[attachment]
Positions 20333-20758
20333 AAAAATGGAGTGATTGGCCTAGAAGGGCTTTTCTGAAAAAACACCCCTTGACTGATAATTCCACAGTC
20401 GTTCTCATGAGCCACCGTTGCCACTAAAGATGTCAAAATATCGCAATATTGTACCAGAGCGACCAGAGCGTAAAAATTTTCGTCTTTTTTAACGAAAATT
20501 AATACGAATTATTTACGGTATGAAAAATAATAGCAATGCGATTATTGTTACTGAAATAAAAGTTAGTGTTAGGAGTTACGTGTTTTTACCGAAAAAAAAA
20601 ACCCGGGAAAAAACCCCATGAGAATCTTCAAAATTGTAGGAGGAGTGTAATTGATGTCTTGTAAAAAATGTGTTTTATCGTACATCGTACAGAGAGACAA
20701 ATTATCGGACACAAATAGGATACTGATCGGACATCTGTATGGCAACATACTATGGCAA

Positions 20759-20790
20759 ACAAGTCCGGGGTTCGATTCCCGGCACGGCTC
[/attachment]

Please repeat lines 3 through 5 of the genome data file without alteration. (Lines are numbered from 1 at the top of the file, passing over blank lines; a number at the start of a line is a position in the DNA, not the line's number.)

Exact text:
20401 GTTCTCATGAGCCACCGTTGCCACTAAAGATGTCAAAATATCGCAATATTGTACCAGAGCGACCAGAGCGTAAAAATTTTCGTCTTTTTTAACGAAAATT
20501 AATACGAATTATTTACGGTATGAAAAATAATAGCAATGCGATTATTGTTACTGAAATAAAAGTTAGTGTTAGGAGTTACGTGTTTTTACCGAAAAAAAAA
20601 ACCCGGGAAAAAACCCCATGAGAATCTTCAAAATTGTAGGAGGAGTGTAATTGATGTCTTGTAAAAAATGTGTTTTATCGTACATCGTACAGAGAGACAA